Fragment #55 – 8 November 2014

When D learned that his daughter had disappeared with a young student, his first reaction was to open the letters he had sent his wife when they were both very young, and to drink, without pause, a water glass full of scotch.  In his letter to A he had cribbed some lines from an enigmatic poem from the mid 1860s which he had been studying at university.  The poem came from an anthology of bush poetry, poems written largely by middle-class women who had come to Australia from England with the belief that they would prosper in the new country, and instead had discovered that their lives were now consumed by hardship, toil, back-breaking labour, and the constant uncertainty of food supply and communication.  These poems were written by women who had sufficient education that the deprivation of farm life in an undeveloped nation was, they all felt, destructive to their souls and conducive to a life of intellectual deadness, and thus the great passions and adventures they had believe would happen in their lives instead now needed to occur in their verse.  From one poem, D took the title, from another the last two lines.  But it was from the first-mentioned poem that he borrowed the most, shifting gender where appropriate and slightly updating geography while leaving the rest of the poem intact.  It was somewhat hallucinatory in expression, and throughout, a very large cat with a red left eye and a green right eye, appeared and offered menacing prophecies in Latin, French, and Dutch, to the nameless protagonist.  Why D thought this would be a suitable poem from which to create a love missive, he could no longer remember, and as he finished his scotch glass, he wishes first that his daughter would contact him and let him know what was happening, and that also, with a bit of luck, she might perhaps find happiness when he himself had not.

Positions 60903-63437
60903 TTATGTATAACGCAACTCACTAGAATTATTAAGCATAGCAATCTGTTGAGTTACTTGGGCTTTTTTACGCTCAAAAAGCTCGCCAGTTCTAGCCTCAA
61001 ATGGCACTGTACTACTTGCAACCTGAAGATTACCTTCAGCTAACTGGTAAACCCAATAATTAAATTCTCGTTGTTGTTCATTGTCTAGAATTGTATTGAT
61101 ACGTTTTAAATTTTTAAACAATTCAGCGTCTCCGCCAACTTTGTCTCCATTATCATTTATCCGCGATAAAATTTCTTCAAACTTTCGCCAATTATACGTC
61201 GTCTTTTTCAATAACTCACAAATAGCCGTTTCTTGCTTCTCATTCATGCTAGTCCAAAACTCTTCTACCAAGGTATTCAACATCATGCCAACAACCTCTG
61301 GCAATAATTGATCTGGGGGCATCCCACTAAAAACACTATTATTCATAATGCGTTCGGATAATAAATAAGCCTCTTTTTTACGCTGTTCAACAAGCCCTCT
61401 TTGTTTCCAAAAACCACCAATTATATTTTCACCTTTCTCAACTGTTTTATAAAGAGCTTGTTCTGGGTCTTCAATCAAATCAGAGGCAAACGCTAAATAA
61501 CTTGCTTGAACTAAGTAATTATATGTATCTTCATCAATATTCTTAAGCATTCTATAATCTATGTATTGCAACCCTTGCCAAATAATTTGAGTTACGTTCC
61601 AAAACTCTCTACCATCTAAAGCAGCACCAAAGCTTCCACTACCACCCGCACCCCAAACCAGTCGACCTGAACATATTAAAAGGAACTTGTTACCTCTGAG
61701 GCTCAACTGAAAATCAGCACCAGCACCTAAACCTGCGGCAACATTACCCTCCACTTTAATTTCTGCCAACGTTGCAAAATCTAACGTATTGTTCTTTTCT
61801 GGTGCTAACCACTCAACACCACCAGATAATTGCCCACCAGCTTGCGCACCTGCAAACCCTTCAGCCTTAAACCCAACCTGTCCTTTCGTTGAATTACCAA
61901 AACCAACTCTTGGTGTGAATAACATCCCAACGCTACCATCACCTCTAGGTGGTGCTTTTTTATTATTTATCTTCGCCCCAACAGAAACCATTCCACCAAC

* * *

The above piece of writing comprises part of my fragments project, some of which are available on this website.  I intend to add new fragments piecemeal, not in any particular order, and as the occasion take me.


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